Discounts on new phones and rusty Razrs took a slice out of Motorola's (MOT) bottom line in the fourth quarter. Now investors worry that Nokia's (NOK) profit will be the next casualty in the wireless price war.

Shares of the Schaumburg, Ill. tech titan fell 8% Friday after the company warned that sales and particularly profits would drop far below expectations.

Motorola said late Thursday that earnings would be 13 cents to 16 cents a share for the quarter ended Dec. 31, far short of the 39-cent Thomson Financial analyst consensus estimate. Even excluding certain items, as companies are so apt to do, the latest quarter will come in at just 23 cents to 26 cents a share. And sales should be around $11.7 billion, compared with a $12 billion Wall Street target.

Motorola's failure to find an immediate successor to its popular ultra-thin Razr has forced the No. 2 phone maker to fight on price. And while the big discounts during the holiday buying season hurt the bottom line, the cuts helped move mountains of phones in the quarter.

"Motorola is selling enough phones but it is mostly discounted Razrs, which are generally being given away by the carriers with a service plan," RBC analyst Mark Sue writes in a research report Friday.

Analysts say Motorola was willing to sacrifice margins for the sake of volume growth and market share gains.

Tellingly, the average phone price fell $10 to about $121 compared to the third quarter. But the number of phones shipped jumped to 66 million, 12.3 million more than the prior quarter. JPMorgan analyst Ehud Gelblum estimates that is good for at least a percentage-point gain in market share for the quarter.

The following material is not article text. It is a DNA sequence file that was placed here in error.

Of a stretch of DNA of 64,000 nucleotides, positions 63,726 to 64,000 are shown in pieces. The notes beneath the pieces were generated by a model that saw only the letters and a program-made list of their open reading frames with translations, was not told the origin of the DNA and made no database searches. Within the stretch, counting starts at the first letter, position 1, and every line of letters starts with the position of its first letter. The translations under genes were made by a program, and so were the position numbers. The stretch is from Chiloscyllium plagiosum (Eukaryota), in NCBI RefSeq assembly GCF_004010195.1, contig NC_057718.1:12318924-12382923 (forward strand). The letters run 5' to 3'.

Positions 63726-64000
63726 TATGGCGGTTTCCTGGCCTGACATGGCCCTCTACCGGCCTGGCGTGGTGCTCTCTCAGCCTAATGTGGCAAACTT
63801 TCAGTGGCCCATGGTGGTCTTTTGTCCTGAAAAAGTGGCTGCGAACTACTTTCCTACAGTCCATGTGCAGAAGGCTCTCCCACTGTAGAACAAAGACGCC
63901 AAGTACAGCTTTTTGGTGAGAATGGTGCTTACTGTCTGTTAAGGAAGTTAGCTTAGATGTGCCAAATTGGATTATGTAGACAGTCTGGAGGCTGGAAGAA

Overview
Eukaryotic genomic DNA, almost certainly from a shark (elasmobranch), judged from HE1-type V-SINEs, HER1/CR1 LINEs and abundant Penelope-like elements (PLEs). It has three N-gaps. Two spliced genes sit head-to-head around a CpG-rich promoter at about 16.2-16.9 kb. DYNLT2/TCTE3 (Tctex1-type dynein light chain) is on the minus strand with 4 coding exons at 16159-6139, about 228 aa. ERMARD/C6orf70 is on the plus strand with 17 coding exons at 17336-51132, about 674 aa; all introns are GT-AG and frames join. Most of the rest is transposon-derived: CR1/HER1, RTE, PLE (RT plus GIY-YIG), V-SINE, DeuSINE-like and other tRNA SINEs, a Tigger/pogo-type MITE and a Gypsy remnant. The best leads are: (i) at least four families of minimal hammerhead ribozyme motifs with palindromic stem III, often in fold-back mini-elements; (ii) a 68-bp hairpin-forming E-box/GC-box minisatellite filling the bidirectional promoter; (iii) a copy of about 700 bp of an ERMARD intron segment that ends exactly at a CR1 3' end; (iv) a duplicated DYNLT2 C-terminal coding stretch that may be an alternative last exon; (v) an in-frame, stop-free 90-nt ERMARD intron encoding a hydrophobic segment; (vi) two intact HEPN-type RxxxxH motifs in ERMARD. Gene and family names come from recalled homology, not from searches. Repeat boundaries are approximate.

This isn't exactly good news for Nokia, the world's top mobile-phone maker.

"Motorola's big miss in EPS on higher-than-expected phone sales smacks of an intense price war with Nokia," Charter Equity Research analyst Ed Snyder wrote in a note Friday.

The shortfall and cut-throat competition helps revive investor fears that the scorching hot cell phone industry is falling into a pattern similar to what happened in the PC sector in the late 90s. Once growth started to taper, the battle turned bloody as price and cost cuts swept through the market.

For two years, Motorola defied that prediction by proving that consumers were as fashion conscious as they were price aware. The sleek half-inch thick Razr became wildly popular with more than 50 million units sold. Not only did the Razr set the standard for slim style, it lifted Motorola out of a deep slump.

But rivals like Samsung and LG were quick with their own sleek designs, and Motorola's newest models including the Razr-like Krzr and the Research in Motion ( RIMM) BlackBerry-like Q phone have not been storming sales successes.

Meanwhile, Nokia has been successfully defending its 33% or so of the market largely through price negotiations with big wireless telcos. And the fourth-quarter outcome will be somewhat predictable, say analysts.

"Expect Nokia's results in the same vein, higher units and lower margins," writes Charter's Snyder.

Motorola shares hit a one-year low early Friday and were down $1.60 to $18.95 by midmorning. Nokia shares were down $1.03 to $19.89.

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